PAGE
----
Even before Facebook garnered intense media and government attention in early 2018 over its dealings with Cambridge Analytica, communication researchers had already examined Mark Zuckerberg’s social network for many of the same reasons that made it attractive to that private firm. In particular, they took the opportunity of using its enormous cache of data and information about individuals to learn more about communication processes, not in laboratory settings, but in the wider world. This data attracts communication researchers looking for examples that represent normal human interactions, most of it available without the deceptions involved in the Cambridge Analytica procedures.
A review of over 400 studies published in the last 12 years shows how communication researchers have made use of Facebook in their studies. This social network began in 2004 as a college-based site, opening to the public in 2005. Like other similar platforms, it taps into a common human desire to connect with others. At its most basic level, social networking begins in a face-to-face setting with people all over the world having their networks of family, neighbors, coworkers, friends, and so on. Facebook and the other online social media sites simply provide an easier and more extensive way to link people, who can then share interests, memories, activities, news, and so forth, maintaining memory and artifacts in online storage.
To give a sense of what communication researchers have discovered about Facebook, this essay will briefly review their work, focusing on theoretical communication perspectives, interpersonal communication, journalism, education, politics, business and nonprofit enterprises, ethical issues and other areas of research.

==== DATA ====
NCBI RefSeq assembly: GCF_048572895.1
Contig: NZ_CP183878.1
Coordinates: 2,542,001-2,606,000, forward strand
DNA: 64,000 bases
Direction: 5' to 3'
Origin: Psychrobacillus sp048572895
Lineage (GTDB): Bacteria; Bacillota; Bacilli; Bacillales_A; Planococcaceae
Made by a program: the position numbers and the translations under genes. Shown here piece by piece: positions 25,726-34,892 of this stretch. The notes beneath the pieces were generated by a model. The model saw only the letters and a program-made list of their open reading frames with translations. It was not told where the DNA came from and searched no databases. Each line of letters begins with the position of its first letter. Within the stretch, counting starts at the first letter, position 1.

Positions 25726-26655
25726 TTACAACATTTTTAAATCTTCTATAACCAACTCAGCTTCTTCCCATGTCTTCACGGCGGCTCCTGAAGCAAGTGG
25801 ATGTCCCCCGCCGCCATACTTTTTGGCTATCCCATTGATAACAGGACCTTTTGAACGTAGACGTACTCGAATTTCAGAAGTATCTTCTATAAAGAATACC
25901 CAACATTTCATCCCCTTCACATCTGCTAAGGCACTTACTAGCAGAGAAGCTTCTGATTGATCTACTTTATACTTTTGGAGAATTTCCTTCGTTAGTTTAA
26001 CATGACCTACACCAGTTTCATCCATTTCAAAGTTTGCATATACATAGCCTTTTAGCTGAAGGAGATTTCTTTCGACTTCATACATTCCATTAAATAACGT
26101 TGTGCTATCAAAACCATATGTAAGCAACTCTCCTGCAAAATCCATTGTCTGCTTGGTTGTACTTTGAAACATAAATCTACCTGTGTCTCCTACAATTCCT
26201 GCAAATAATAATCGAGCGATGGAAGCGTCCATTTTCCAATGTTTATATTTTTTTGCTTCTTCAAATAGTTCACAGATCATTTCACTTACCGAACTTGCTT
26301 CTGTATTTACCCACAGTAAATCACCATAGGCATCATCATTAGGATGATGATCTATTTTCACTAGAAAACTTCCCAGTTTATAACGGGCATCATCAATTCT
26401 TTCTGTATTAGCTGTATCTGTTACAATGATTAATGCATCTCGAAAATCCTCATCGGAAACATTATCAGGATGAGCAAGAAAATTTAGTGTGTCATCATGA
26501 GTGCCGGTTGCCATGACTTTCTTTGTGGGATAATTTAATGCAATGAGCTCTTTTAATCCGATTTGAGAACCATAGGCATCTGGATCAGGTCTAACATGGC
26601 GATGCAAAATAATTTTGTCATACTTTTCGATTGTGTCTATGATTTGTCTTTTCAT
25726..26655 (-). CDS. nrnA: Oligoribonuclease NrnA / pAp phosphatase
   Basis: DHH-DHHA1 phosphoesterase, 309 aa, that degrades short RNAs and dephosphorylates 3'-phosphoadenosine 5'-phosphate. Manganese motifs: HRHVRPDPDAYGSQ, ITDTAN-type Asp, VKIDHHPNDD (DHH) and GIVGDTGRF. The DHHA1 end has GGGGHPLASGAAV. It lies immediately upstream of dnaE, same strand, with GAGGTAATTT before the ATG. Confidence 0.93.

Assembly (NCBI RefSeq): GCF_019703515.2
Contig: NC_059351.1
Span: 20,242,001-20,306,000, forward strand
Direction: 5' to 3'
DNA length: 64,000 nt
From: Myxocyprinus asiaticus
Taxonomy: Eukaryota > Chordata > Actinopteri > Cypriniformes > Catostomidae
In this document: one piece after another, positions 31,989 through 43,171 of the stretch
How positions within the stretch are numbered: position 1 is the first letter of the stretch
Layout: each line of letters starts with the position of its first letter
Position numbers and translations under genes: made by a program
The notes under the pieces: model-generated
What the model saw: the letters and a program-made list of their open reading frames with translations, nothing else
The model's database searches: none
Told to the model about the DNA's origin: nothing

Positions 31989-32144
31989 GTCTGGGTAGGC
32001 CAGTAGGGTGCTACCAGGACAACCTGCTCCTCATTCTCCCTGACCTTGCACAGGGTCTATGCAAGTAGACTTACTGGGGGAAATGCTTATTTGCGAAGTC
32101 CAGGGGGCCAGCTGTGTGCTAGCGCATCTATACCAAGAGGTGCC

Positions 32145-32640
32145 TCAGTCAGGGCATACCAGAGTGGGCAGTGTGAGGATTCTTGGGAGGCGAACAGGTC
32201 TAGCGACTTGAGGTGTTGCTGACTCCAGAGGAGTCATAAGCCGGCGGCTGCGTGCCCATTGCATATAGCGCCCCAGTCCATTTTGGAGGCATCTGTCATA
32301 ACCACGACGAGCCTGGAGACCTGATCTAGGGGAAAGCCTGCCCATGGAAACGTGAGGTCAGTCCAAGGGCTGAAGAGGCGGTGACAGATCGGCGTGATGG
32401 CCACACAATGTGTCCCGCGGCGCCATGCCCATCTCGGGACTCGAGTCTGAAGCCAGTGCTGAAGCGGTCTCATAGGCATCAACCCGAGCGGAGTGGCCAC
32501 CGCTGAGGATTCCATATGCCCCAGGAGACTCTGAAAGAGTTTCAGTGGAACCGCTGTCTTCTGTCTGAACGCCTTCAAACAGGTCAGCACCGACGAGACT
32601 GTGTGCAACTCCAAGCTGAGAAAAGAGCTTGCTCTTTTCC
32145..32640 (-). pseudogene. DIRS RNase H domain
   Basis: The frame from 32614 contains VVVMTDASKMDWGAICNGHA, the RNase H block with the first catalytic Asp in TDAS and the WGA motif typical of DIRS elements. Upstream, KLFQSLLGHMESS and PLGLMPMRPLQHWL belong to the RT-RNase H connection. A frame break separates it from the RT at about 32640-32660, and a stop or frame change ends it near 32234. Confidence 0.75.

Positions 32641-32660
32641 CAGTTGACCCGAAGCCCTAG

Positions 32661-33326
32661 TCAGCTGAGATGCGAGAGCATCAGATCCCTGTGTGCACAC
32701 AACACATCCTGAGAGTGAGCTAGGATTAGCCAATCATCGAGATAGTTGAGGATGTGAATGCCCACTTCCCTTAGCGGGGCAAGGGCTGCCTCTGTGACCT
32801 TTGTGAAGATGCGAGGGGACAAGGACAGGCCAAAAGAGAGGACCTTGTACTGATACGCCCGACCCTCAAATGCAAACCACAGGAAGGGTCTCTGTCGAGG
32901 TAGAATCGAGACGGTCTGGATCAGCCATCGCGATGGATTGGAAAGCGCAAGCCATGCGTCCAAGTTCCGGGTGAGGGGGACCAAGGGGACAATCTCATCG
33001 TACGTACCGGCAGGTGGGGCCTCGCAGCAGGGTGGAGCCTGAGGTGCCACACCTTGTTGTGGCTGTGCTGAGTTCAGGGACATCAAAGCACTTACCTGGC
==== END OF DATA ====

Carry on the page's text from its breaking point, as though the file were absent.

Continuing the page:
Theoretical communication perspectives
Among the specific communication studies of Facebook, researchers often applied existing theoretical perspectives common in communication research, judging it not unlike other media theorized over the last 75 years of media research. For example, a number of scholars looked at the rate and scale of the adoption of Facebook, using the diffusion of innovation theories first developed to describe how groups learn about new things and decide whether or not to use the innovation.
Another common approach has researchers apply gender constructs to Facebook, examining how women and men differ in their use of the social networking site. Among other things, they noted that among young people, girls suffered more self-esteem issues through social comparison with others on Facebook than boys did. In their Facebook profiles teens also show a slight preference for more masculine traits, with masculinity tied to indicators of psychological well-being.